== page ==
Why Taking Money Out Of Your Retirement Savings Is A Bad Idea
Ever find yourself in a pinch and you're so desperate for cash, you're considering dipping into your retirement savings? I hope you never find yourself in such a situation, but believe me that it does happen and it's no fun dealing with the tax consequences. My friend Bola is back with this awesome piece on just how serious the consequences of dipping into your retirement savings can be. Be sure to follow her on social media and check out Clever Girl Finance. - JC
I’ve seen so many instances where people think of their retirement savings as their emergency fund or as savings for their short term goals which they then leverage for minor emergencies, non-emergencies and for other financial obligations or goals they have through loans or withdrawals....but is this ok?
My thoughts? It really isn't a good idea unless it's a dire dire emergency. Let me explain.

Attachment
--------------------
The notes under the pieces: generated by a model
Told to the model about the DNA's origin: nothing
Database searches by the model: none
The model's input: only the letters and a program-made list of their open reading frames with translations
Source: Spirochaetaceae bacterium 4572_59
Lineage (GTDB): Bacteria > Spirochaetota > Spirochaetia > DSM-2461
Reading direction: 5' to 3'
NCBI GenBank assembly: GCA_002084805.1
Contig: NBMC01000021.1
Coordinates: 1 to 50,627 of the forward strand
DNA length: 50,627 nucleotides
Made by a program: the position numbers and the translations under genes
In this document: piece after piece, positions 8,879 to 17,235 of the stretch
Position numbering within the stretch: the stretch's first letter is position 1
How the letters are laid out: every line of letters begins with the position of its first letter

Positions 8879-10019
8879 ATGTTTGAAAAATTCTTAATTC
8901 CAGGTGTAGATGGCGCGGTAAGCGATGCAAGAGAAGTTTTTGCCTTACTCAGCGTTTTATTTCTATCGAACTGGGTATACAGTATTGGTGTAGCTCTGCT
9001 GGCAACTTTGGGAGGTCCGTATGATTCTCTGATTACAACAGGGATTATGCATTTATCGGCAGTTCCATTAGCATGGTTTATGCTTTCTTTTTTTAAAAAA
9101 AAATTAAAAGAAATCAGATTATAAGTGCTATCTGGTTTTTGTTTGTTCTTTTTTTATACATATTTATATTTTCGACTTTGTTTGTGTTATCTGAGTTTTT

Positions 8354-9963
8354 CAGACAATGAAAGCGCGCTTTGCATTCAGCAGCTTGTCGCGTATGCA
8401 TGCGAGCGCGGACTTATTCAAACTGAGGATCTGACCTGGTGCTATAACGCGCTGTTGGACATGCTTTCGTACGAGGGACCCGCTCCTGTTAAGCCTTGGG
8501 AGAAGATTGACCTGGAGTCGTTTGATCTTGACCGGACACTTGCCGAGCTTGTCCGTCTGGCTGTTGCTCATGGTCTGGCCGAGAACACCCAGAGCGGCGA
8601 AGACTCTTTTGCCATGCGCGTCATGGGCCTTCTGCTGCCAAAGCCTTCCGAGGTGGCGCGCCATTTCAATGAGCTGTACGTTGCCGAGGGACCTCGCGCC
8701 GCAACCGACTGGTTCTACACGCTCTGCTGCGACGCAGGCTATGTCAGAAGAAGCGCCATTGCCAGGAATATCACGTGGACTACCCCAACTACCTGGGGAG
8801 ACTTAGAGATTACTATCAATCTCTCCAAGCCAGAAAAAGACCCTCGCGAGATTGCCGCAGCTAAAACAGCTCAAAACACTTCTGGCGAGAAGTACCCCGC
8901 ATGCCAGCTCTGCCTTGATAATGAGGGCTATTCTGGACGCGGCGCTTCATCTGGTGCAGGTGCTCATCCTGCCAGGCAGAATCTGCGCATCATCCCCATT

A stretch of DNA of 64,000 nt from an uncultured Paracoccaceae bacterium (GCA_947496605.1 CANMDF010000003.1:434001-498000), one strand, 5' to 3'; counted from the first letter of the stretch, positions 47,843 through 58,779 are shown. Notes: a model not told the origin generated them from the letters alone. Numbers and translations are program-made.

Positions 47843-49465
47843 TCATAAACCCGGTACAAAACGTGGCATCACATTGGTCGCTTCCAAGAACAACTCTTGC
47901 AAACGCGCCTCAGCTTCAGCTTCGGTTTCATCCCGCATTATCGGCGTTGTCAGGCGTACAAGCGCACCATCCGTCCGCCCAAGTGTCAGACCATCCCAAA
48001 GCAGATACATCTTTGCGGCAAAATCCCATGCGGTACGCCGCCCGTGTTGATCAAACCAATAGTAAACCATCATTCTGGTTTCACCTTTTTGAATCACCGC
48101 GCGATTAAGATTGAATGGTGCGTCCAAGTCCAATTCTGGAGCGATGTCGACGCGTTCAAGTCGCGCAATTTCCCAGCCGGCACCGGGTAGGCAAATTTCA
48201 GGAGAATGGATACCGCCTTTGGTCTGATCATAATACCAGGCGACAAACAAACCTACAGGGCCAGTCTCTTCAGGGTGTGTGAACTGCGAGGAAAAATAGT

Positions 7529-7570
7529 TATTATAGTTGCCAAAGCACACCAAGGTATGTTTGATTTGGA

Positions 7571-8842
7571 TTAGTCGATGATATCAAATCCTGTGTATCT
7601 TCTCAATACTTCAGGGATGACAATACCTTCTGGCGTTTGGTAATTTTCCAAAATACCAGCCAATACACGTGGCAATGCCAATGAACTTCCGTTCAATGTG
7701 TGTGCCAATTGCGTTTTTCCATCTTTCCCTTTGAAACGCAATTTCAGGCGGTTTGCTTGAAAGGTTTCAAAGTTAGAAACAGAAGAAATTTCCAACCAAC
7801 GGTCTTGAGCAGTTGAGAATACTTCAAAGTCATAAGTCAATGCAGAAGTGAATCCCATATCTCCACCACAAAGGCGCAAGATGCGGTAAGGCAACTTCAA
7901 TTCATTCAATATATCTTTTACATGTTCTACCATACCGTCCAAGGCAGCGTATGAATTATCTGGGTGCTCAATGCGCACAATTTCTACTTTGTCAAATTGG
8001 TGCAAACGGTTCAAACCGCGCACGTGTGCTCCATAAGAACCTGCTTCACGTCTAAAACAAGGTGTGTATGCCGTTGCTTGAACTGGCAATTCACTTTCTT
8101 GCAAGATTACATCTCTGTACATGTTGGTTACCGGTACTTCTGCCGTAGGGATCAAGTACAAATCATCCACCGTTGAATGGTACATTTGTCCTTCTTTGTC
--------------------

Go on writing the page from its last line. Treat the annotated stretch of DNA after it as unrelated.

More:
Here's what happens when you take money out of your retirement savings
Withdrawing or loaning money from your retirement savings can have adverse effects on your wealth building efforts over the long term for a number of reasons.
For one thing, you stand to lose the potential long term gains / earnings you would get if your money remained invested and was working for you.
In addition you will lose out on the effects of compounding interest when you take money out of your retirement savings accounts.
If you contribute to a tax deferred retirement account for instance a traditional IRA, 401k, 403b etc and you withdraw your money before your eligible retirement age (e.g. when you leave a company or from an IRA), you will be liable to pay income taxes as well as an additional penalty (10%) on the total amount withdrawn.